Mixed Greens is thrilled to host the Rhode Island School of Design graduating MFA painters. Though painting has been their academic focus for the past two years, these eight talented artists use a variety of materials, processes, and inspirations to produce exceptional, thought-provoking work addressing everything from materiality to domesticity to history.
Katie Bell considers herself a simultaneous home-maker and home-wrecker; she catalogs the materials of the home while disassembling its contents. The resulting layered, multi-media work focuses on ideas of remodeling in an effort to uncover buried spaces, investigate materials, and determine what it means to build and rebuild. Her abstract works (both two and three-dimensional) use actual building materials in addition to traditional paint to reveal an anxious struggle between hiding and revealing.
Corydon Cowansage explores the psychology of mundane, residential American landscapes through minimal geometric abstractions. Her large-scale paintings draw on her immediate surroundings to create an alternate reality—a reality that appears naturalistic but is, in fact, constructed of slight distortions, compressions, and omissions. Her paintings are confrontational, yet attract the viewer through a sense of familiarity, leaving them contemplative space to project their own imagined stories onto the canvas.
Collin Hatton creates paintings that reframe the world around him. Through bent, curled, and layered picture planes and the careful, restrained use of color and texture, the canvas shifts, undulates, and vibrates, complicating two-dimensional space. Heavily coated with polymer acrylics and graphite, his paintings’ surfaces form a melted and molded plastic shell. The shifting matte and shiny surfaces interact with the environment, reflecting the world back to the viewer, evoking rich material associations.
Field Kallop explores elemental processes as a means of making an image. She employs chemical reactions, harnesses natural forces, and executes physical procedures. Using everyday materials such as ink and bleach, she orchestrates these processes on fabric, capturing the residue that they leave behind. These traces are often abstract and geometric in form; circles, spirals, and grids reveal order and beauty inherent in the physical world.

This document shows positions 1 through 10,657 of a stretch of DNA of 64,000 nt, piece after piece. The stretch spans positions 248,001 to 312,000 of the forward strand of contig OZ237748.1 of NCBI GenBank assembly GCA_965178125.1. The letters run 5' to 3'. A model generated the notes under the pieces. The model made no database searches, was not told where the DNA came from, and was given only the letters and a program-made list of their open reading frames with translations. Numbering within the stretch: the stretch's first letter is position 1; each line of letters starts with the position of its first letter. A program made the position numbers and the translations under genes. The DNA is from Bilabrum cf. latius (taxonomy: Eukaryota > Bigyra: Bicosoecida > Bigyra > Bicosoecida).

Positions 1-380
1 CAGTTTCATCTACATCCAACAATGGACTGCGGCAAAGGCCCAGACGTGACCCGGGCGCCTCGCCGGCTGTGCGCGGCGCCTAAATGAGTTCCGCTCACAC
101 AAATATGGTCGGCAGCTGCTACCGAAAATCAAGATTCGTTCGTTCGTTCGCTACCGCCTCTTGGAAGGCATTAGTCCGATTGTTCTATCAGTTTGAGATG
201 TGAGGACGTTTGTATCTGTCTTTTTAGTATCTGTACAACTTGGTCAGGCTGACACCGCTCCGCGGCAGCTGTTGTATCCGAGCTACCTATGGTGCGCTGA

Nell Painter lives two lives: one as a visual artist and the other as a distinguished historian. Her paintings, made by combining digital and manual processes, scramble imagery from photographic archives into new visual fictions that reflect her enduring fascination with human behavior and the effects of place on action and interaction. She begins by digitally wresting figures from photographic verisimilitude. Then her hand and eye complete new compositions with light, color, brushstroke, and collage.
Anna Plesset uses painting, drawing, photography, text, and sound to create a rumination on loss, absence, and memory. She uses a surrogate for reality, the photograph, as a starting point for each piece. By withholding information and employing restraint, Plesset makes “well-remembered” images that occupy a space between remembering and forgetting. Combined with audio and text, the result is a layered fiction that mimics the fragmented ways we might recollect time and space.
Mike Schreiber deconstructs found imagery and re-presents it on canvas through layered stages of abstraction. At first glance the results of his process appear commercial or mechanical, but a closer look reveals handmade origins and the intelligence of a philosophical craftsman at play. His paintings interrogate normative patterns of seeing, transforming familiar signifiers into the unfamiliar.
Keith Allyn Spencer uses mixed media to ultimately make paintings about painting. Materials include tub scum, Vogue magazines, car parts, staples, T-shirts, and other items, all with personal associations. Although each item has significant and specific meaning, the materials are synthesized in such a way as to include hints of their origins, but ultimately return the conversation to color, process, and how we expect painting to be displayed, viewed, and appreciated.